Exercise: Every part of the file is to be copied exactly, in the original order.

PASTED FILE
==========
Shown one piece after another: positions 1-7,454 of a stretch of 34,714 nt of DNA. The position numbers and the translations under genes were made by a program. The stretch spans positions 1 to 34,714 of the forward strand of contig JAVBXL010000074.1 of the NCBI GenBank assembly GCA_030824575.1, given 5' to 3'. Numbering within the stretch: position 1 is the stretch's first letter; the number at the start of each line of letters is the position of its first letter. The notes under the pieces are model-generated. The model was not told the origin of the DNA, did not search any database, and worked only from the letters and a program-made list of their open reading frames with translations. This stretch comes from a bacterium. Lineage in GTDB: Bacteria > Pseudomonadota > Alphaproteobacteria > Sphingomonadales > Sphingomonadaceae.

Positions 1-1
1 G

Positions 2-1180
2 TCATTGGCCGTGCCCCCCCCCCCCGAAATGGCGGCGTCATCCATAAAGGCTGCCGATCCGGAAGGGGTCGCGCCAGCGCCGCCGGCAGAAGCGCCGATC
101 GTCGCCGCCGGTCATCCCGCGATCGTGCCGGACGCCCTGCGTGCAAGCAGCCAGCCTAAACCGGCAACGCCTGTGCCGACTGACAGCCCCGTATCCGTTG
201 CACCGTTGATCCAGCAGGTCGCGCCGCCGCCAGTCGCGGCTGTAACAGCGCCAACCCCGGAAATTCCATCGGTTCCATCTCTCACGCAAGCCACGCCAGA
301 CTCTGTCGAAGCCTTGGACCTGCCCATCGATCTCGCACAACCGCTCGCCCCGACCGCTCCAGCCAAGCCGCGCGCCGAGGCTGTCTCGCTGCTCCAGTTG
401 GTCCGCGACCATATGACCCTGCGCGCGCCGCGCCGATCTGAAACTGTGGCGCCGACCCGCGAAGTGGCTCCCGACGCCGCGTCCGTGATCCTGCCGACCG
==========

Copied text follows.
Shown one piece after another: positions 1-7,454 of a stretch of 34,714 nt of DNA. The position numbers and the translations under genes were made by a program. The stretch spans positions 1 to 34,714 of the forward strand of contig JAVBXL010000074.1 of the NCBI GenBank assembly GCA_030824575.1, given 5' to 3'. Numbering within the stretch: position 1 is the stretch's first letter; the number at the start of each line of letters is the position of its first letter. The notes under the pieces are model-generated. The model was not told the origin of the DNA, did not search any database, and worked only from the letters and a program-made list of their open reading frames with translations. This stretch comes from a bacterium. Lineage in GTDB: Bacteria > Pseudomonadota > Alphaproteobacteria > Sphingomonadales > Sphingomonadaceae.

Positions 1-1
1 G

Positions 2-1180
2 TCATTGGCCGTGCCCCCCCCCCCCGAAATGGCGGCGTCATCCATAAAGGCTGCCGATCCGGAAGGGGTCGCGCCAGCGCCGCCGGCAGAAGCGCCGATC
101 GTCGCCGCCGGTCATCCCGCGATCGTGCCGGACGCCCTGCGTGCAAGCAGCCAGCCTAAACCGGCAACGCCTGTGCCGACTGACAGCCCCGTATCCGTTG
201 CACCGTTGATCCAGCAGGTCGCGCCGCCGCCAGTCGCGGCTGTAACAGCGCCAACCCCGGAAATTCCATCGGTTCCATCTCTCACGCAAGCCACGCCAGA
301 CTCTGTCGAAGCCTTGGACCTGCCCATCGATCTCGCACAACCGCTCGCCCCGACCGCTCCAGCCAAGCCGCGCGCCGAGGCTGTCTCGCTGCTCCAGTTG
401 GTCCGCGACCATATGACCCTGCGCGCGCCGCGCCGATCTGAAACTGTGGCGCCGACCCGCGAAGTGGCTCCCGACGCCGCGTCCGTGATCCTGCCGACCG